Learning my lines . . .
. . . discovering what it means to follow Jesus, seeing my story swept up into his . . .

Teen Suicide. . . Warning Signs (Part 2). . .

Teen suicide. . . the reality is sobering. It’s on the rise. And, we need to be aware. Certainly our response must be prophetic (instilling biblical hope and the reason for living in kids) and preventive (taking steps to build relationships with kids that build resiliency, for eexample). And sadly, we must also be redemptive. We must be ready to intervene. Early intervention is essential, and it begins with understanding the signs.

Teenagers who attempt suicide give signs. It is estimated that about 80 percent of those who take their life communicate their intention to someone prior to the act. While they may not always communicate their pain and intentions with verbal clarity, the signs are there. But they may never be heard unless we know what to watch for.

There are five categories of signs and cries that teens may give before attempting or committing suicide. Carefully read through the descriptions of the second category of these signs, realizing that they will usually appear in some combination in a teenager’s life.

Physical cries
Sometimes an observant eye is all it takes to tell that a teen is depressed or suicidal. Here are some physical cries that you might hear as a result of being aware of your teen’s physical demeanor and day-to-day habits.

Physical complaints are sometimes heard from teens who experience depression and suicidal thoughts. Stomachaches, headaches, and constant fatigue are a common occurrence among teens who are finding adolescence and the pressure of their life too much to handle.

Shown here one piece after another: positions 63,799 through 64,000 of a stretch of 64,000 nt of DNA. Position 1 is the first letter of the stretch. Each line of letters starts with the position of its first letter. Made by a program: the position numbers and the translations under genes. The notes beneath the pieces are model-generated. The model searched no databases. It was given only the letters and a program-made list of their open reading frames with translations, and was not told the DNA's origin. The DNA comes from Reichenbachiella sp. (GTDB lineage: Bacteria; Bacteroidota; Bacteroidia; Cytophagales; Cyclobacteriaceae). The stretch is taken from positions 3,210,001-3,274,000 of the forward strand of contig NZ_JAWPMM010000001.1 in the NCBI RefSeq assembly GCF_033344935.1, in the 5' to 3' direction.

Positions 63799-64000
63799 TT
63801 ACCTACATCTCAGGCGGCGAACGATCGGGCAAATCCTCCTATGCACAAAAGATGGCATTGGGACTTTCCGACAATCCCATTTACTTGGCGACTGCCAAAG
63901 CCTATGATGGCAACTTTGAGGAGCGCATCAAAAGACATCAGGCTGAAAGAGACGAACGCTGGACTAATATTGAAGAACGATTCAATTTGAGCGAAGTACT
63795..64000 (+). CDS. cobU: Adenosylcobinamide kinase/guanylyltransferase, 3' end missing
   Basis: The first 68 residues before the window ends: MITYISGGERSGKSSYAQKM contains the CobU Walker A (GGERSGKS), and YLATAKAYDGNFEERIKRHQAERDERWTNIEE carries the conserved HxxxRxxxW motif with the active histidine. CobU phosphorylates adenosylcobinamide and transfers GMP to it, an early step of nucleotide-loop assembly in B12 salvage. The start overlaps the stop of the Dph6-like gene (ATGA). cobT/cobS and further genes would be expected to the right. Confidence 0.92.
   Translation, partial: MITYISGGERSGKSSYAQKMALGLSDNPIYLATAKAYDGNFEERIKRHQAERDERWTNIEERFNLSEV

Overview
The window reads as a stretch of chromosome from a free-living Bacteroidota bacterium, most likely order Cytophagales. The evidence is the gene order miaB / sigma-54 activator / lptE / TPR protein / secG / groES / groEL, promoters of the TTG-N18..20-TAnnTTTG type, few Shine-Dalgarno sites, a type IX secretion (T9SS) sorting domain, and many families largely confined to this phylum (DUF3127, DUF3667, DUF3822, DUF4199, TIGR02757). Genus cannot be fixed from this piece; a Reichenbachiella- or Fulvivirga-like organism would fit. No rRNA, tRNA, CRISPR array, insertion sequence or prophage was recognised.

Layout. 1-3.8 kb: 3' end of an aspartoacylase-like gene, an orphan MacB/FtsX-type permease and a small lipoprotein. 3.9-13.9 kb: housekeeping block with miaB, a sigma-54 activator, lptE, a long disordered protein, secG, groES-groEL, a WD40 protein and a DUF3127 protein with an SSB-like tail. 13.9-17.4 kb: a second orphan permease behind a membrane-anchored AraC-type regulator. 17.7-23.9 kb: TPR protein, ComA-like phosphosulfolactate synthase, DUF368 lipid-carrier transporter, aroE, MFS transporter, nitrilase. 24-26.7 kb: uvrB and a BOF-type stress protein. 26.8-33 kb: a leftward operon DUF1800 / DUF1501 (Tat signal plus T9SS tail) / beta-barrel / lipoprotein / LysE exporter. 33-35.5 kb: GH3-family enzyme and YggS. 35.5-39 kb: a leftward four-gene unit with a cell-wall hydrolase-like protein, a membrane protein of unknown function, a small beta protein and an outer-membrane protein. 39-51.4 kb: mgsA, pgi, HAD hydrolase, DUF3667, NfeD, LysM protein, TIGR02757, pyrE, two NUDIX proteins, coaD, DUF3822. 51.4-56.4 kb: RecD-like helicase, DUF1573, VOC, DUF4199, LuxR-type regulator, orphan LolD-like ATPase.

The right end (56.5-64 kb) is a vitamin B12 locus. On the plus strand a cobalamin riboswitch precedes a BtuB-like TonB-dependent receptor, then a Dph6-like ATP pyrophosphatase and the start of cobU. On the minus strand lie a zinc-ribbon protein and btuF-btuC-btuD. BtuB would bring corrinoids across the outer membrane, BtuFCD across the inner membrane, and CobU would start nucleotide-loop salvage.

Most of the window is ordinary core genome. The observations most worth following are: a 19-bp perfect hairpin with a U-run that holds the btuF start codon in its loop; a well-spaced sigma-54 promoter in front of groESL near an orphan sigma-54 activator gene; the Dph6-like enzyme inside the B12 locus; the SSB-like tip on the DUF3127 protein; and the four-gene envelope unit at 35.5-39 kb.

A neglect of physical appearance, characterized by sloppiness and poor personal hygiene, could be a way of saying, “Why should I bother? Nobody cares about me anyway.” Teens who feel worthless sometimes begin to look worthless.

A change in normal eating and sleeping habits is also a sign of trouble. Suicidal teens will sometimes sleep more, eat less, and even develop one of the disordered eating patterns already discussed.

Finally, body language that shows an inability to concentrate can be a sign that a child is preoccupied with problems and depression. Slouching, staring off into space, and constant daydreaming may occur when the pain of what is going on inside drowns out an awareness of what might be happening in the same room.

Up next. . . the third category of signs. . .

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